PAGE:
|May 2002||Apply lime at 4420 lb/ac|
|June 2002||1st aeration|
|Sept 2002||2nd aeration|
|May 2003||Soil test|
|July 2003||Apply lime at 3300 lb/ac plus apply 2-3 t/ac poultry manure|
|Aug 2003||Only aeration during 2003|
|Sept 2003||Transect method of botanical composition|
|July 2004||More transects, hand-separated botanicals and yields|
|Sept 2004||Subsoil aerated plots|
|Aug 2005||Subsoil aerated plots|
|April 2006||Visual observations of weed density|
The first fertility amendment (poultry manure) was not applied until the second year. The aeration treatments were conducted twice during 2002, a dry year, but only once during 2003 because of excessively wet soils. A soil test taken in April 2004 revealed no measurable difference in phosphorus (P) or potassium (K) levels between the two treatments that received poultry manure and the control. Manured plots averaged 16 and 86 parts per million (ppm), while controls averaged 15 and 85 ppm for P and K, respectively. Nearly four tons of lime over two years greatly improved soil pH and calcium (Ca) levels. Compared to non-limed plots, pH increased from 6.0 to 6.8 and Ca increased from 1275 to 2224 ppm.
No significant interactions between soil fertility and aeration were detected for species composition or growth measurements. However, several main effect differences were observed. Results of the transect method of determining percent cover for buttercup and white clover in pastures during September 2003 and July 2004 are shown in Tables 2 and 3. Hand-separated samples of total aboveground biomass revealed no differences between levels of fertility or aeration for the yield of any fraction (Table 4). However, the buttercup, legume, and grass plus legume expressed as a percentage of the total did differ between some of the treatments (Table 5).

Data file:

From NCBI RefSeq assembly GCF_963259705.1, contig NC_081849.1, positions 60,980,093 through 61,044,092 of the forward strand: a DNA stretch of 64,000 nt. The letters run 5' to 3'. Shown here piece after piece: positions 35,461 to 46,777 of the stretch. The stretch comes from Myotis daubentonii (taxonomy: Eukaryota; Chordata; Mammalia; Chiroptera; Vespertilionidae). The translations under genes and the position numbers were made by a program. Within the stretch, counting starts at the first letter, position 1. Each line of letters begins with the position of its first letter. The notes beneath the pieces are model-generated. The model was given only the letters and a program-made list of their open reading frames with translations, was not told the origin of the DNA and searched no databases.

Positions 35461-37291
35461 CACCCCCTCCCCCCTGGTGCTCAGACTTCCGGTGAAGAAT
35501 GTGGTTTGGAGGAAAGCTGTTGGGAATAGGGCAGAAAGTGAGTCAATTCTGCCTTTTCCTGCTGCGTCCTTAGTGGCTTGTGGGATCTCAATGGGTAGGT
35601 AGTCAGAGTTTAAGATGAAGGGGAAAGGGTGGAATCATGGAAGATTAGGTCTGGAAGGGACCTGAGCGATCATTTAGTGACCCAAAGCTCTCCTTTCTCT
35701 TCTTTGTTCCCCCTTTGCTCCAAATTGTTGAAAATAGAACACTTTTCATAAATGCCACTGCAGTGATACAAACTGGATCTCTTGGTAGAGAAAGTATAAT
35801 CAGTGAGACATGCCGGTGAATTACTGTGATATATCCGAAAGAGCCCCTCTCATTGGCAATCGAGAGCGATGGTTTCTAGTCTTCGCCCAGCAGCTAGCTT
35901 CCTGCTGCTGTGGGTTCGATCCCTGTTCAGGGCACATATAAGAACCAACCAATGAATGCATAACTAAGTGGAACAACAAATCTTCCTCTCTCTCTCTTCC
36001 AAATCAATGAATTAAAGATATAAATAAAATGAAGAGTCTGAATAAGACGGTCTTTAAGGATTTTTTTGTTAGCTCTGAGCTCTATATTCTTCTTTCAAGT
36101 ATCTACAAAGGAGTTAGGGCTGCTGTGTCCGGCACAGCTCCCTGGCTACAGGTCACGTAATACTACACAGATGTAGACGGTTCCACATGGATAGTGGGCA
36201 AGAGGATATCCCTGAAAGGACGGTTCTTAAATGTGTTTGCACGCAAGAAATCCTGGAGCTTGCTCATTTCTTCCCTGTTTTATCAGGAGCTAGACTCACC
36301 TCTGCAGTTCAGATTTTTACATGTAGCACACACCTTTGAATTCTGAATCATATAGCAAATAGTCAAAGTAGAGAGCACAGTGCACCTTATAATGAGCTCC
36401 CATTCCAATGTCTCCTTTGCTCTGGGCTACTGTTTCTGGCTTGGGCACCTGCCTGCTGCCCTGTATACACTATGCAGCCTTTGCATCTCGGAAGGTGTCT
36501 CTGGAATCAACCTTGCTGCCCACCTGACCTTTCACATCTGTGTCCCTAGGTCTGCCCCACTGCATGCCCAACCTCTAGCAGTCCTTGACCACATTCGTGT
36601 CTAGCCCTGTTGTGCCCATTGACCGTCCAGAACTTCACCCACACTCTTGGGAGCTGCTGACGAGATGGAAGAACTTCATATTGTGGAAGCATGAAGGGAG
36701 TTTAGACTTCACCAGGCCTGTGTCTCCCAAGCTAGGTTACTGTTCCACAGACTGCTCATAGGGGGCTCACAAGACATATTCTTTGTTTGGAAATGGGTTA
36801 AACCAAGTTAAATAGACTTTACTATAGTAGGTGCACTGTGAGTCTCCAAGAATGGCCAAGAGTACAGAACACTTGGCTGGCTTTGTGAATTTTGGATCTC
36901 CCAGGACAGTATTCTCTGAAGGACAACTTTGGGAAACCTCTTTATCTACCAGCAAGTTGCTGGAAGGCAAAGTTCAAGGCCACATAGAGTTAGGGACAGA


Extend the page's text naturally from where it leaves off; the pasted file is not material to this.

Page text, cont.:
|------------percent of total-----------|
|-----------percent of total------------|
|----------percent of total-------------|
|No amendments||Manure||Manure/Lime||No aeration||Aeration|
|-------------dry matter yield (kg/ha)------------------|
The difficulties in obtaining organically certified soil fertility amendments at a reasonable cost was a factor in how often and how many nutrients were applied during the first two years of the study. Excessively wet soils caused by seemingly endless rains also limited how often the farmer was able to put equipment on the pasture. This hampered not only manure spreading, but aeration and routine clipping of refused herbage. The potential for fertility to improve the competition between the forages and the weeds was inconclusive; the N, P, and K applications from manure were insufficient to noticeably elevate soil fertility levels. Although the response of legumes to liming has been well documented, the response of forage legumes (white clover) to liming when soil P and K levels are low was encouraging. Finally, the potential for soil aeration to aid in drying wet soils, in which buttercup seemingly does well, is also inconclusive.